Swimming Pool Safety Tips to Protect Your Family From Accidents in Georgia
A Cartersville, GA family was devastated this Memorial Day weekend after their three-year-old baby girl drowned in the family swimming pool. In March, a four-year-old boy drowned in a community swimming pool after being in the water for nineteen minutes. The death of these children is another chilling reminder to homeowners who own pools to take appropriate precautions to prevent a tragedy like this from ever happening again.
The tragic events unfolded on the afternoon of Saturday, May 27, according to the Atlanta Journal-Constitution. Police received a 911 call from a private residence that a child was found in the pool around 1:00 p.m. She was unconscious and not breathing when removed from the water according to the 911 caller. Emergency Medical Service technicians, along with other first responders, arrived on scene and immediately administered cardiopulmonary resuscitation (CPR) efforts. Tragically, doctors pronounced the child deceased at a local hospital. Although the police have called the situation a tragic accident, they are continuing to investigate.
In March, a four-year-old boy drowned in the community pool at an apartment complex in Gwinnett County, according to The Atlanta Journal Constitution. The child was eating dinner with his mother when he got up and ran out of the room. His mother thought he was playing and did not pay too much attention at first. After a few minutes passed, the mother could not find her child. In an effort to find her son, she sought the assistance of family who lived in the apartment complex as well as one of the managers of the facility. After having been missing for 19 minutes, someone found the boy face down in the pool. His uncle pulled him out and began performing CPR. Tragically, the boy died.
The initial police investigation revealed that workers left the pool area about 10 minutes before the boy approached the water. Surveillance video shows the boy throwing a book into the pool. No pool attendants or lifeguards were present at the time. Police did not know how the boy was able to get into the pool area. The boy's uncle, however, told reporters that the bar on the gate was missing a bar. The missing bar allowed the gate to be moved far enough to allow a small child to fit. The uncle also said that another gate was open in addition to the broken gate. Police investigated the area on the night of the incident and found all gates were chained shut, but that one gate was missing a bar. News reports suggested that the facility has since repaired the broken gate as well.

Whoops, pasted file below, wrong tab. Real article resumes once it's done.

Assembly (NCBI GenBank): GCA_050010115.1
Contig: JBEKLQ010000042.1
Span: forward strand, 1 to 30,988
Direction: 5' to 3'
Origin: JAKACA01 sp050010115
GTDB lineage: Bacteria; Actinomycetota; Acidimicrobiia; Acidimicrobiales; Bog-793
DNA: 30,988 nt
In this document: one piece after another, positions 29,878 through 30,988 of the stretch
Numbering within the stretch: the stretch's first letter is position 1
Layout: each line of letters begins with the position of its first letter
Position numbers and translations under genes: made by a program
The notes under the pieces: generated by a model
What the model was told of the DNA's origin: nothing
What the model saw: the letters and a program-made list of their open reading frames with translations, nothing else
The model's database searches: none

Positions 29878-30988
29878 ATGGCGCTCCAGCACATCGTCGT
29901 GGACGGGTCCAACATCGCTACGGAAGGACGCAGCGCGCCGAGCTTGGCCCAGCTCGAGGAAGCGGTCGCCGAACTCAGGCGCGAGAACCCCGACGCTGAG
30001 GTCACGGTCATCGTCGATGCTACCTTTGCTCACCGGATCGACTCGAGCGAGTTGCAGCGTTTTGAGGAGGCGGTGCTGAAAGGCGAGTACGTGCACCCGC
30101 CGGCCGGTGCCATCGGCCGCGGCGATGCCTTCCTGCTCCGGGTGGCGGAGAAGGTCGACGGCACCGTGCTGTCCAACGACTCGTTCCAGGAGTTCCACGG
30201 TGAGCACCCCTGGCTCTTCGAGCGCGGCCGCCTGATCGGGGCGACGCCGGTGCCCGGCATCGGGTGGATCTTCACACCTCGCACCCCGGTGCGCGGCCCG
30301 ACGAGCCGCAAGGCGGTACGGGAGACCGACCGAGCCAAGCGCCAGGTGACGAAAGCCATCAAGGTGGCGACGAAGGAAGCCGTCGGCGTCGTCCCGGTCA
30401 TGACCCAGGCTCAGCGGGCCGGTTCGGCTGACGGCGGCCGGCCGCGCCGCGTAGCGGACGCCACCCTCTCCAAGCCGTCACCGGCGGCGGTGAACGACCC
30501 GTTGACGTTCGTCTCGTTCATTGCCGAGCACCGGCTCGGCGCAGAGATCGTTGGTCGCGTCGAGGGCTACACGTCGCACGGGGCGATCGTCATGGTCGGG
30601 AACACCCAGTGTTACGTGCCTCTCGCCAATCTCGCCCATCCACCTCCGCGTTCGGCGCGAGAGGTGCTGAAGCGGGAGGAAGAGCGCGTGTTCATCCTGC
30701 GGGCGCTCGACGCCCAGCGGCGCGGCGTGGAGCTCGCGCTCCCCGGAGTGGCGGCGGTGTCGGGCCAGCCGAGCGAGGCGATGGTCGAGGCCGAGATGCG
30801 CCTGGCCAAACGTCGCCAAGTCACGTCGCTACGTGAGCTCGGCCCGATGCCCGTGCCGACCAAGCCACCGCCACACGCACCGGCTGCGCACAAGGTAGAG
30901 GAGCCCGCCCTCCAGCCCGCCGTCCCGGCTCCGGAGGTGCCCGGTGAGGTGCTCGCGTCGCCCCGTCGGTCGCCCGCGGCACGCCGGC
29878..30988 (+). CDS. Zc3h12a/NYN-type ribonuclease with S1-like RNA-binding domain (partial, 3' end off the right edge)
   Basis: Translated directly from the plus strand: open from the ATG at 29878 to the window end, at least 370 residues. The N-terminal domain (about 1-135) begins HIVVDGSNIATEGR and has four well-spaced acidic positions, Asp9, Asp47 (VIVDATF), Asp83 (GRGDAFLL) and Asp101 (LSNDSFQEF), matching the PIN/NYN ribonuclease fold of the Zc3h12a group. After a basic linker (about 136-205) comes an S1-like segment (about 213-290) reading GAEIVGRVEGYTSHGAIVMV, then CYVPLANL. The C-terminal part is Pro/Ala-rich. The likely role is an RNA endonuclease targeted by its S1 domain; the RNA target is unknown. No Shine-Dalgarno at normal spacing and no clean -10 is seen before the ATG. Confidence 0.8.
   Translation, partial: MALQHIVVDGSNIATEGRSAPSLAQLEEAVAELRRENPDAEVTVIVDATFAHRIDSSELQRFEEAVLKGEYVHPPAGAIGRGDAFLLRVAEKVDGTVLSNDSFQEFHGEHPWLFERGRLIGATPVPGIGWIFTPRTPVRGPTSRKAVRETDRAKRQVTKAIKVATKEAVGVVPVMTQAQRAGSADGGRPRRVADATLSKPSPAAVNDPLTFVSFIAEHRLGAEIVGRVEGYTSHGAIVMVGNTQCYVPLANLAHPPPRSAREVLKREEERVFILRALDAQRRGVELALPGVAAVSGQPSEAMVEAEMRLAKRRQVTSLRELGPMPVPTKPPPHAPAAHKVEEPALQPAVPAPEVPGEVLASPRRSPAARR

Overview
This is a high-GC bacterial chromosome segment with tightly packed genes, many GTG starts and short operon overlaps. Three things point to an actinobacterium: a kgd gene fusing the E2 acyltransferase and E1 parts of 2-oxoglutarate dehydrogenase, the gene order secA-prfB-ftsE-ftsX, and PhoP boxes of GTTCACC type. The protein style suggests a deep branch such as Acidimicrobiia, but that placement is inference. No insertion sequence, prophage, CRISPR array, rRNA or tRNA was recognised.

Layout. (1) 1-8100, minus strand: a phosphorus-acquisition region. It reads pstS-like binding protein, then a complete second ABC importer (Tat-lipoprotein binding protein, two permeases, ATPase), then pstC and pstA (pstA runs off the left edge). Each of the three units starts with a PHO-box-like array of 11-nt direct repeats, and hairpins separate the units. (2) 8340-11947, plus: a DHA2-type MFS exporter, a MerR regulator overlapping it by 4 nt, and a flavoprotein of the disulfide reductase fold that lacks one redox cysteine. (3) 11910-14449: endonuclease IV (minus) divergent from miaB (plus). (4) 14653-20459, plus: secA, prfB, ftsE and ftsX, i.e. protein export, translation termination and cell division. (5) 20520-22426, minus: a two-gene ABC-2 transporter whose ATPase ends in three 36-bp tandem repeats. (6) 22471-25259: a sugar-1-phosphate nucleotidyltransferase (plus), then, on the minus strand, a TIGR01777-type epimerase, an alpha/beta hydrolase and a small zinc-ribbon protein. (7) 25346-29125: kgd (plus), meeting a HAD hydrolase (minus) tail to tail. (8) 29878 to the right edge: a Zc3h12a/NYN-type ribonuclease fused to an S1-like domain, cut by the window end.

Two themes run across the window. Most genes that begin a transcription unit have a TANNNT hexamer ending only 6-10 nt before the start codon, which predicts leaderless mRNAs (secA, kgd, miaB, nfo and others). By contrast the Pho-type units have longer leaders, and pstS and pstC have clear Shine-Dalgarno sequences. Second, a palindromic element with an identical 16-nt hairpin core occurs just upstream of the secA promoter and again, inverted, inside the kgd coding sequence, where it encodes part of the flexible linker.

The Gwinnett County Sherriff's office spokesperson used this sad incident to remind parents to teach their child to swim. Additionally, the spokesperson suggested that people should immediately check pools, bathtubs, and ponds if a child goes missing. Pools and ponds tend to attract children, the police officer explained.
The Mayo Clinic agrees with the officer's assessment. People must be aware that pools and other bodies of water are drawn to water. With that understanding, the Mayo Clinic offers several life-saving tips for people who live with pools and hot tubs:
• Learn CPR,
• Always supervise children,
• Do not drink alcohol while supervising young children as they swim,
• Teach kids to swim and even after they learn to swim, always be nearby,
• Install fencing around the pool that is four feet tall or higher and put an alarm on it,
• Remove toys from the water,
• Have safety equipment immediately at hand,
• Block access to pools and hot tubs when not in use, and
• Beware of drains.
Also, property owners must obey all local ordinances and by-laws about pool safety.
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